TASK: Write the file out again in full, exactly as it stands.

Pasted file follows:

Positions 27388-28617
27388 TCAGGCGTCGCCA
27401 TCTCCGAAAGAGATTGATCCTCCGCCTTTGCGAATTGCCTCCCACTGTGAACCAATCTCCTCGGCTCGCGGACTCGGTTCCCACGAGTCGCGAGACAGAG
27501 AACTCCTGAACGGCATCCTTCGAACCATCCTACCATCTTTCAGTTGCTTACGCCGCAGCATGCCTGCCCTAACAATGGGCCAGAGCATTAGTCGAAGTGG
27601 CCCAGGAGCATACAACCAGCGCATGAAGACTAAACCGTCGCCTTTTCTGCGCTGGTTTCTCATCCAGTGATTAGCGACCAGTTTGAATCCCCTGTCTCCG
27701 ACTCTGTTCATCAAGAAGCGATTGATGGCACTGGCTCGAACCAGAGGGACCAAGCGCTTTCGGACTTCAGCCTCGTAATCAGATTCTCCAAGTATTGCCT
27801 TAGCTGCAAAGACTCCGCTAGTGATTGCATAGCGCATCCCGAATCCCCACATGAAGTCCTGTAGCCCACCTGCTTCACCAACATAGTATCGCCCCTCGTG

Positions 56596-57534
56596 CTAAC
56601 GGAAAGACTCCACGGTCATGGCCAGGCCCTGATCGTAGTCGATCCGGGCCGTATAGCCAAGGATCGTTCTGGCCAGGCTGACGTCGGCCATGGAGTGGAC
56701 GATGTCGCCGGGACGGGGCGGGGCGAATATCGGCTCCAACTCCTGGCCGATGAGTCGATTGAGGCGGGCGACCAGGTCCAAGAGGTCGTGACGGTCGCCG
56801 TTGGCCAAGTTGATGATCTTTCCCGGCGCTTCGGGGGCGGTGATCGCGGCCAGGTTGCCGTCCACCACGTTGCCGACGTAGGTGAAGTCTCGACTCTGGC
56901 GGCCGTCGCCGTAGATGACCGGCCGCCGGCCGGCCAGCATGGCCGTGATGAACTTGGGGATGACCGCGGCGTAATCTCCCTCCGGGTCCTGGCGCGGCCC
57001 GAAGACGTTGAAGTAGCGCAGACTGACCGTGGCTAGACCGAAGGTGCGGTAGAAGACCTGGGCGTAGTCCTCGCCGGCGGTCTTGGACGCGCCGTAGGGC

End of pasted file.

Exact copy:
Positions 27388-28617
27388 TCAGGCGTCGCCA
27401 TCTCCGAAAGAGATTGATCCTCCGCCTTTGCGAATTGCCTCCCACTGTGAACCAATCTCCTCGGCTCGCGGACTCGGTTCCCACGAGTCGCGAGACAGAG
27501 AACTCCTGAACGGCATCCTTCGAACCATCCTACCATCTTTCAGTTGCTTACGCCGCAGCATGCCTGCCCTAACAATGGGCCAGAGCATTAGTCGAAGTGG
27601 CCCAGGAGCATACAACCAGCGCATGAAGACTAAACCGTCGCCTTTTCTGCGCTGGTTTCTCATCCAGTGATTAGCGACCAGTTTGAATCCCCTGTCTCCG
27701 ACTCTGTTCATCAAGAAGCGATTGATGGCACTGGCTCGAACCAGAGGGACCAAGCGCTTTCGGACTTCAGCCTCGTAATCAGATTCTCCAAGTATTGCCT
27801 TAGCTGCAAAGACTCCGCTAGTGATTGCATAGCGCATCCCGAATCCCCACATGAAGTCCTGTAGCCCACCTGCTTCACCAACATAGTATCGCCCCTCGTG

Positions 56596-57534
56596 CTAAC
56601 GGAAAGACTCCACGGTCATGGCCAGGCCCTGATCGTAGTCGATCCGGGCCGTATAGCCAAGGATCGTTCTGGCCAGGCTGACGTCGGCCATGGAGTGGAC
56701 GATGTCGCCGGGACGGGGCGGGGCGAATATCGGCTCCAACTCCTGGCCGATGAGTCGATTGAGGCGGGCGACCAGGTCCAAGAGGTCGTGACGGTCGCCG
56801 TTGGCCAAGTTGATGATCTTTCCCGGCGCTTCGGGGGCGGTGATCGCGGCCAGGTTGCCGTCCACCACGTTGCCGACGTAGGTGAAGTCTCGACTCTGGC
56901 GGCCGTCGCCGTAGATGACCGGCCGCCGGCCGGCCAGCATGGCCGTGATGAACTTGGGGATGACCGCGGCGTAATCTCCCTCCGGGTCCTGGCGCGGCCC
57001 GAAGACGTTGAAGTAGCGCAGACTGACCGTGGCTAGACCGAAGGTGCGGTAGAAGACCTGGGCGTAGTCCTCGCCGGCGGTCTTGGACGCGCCGTAGGGC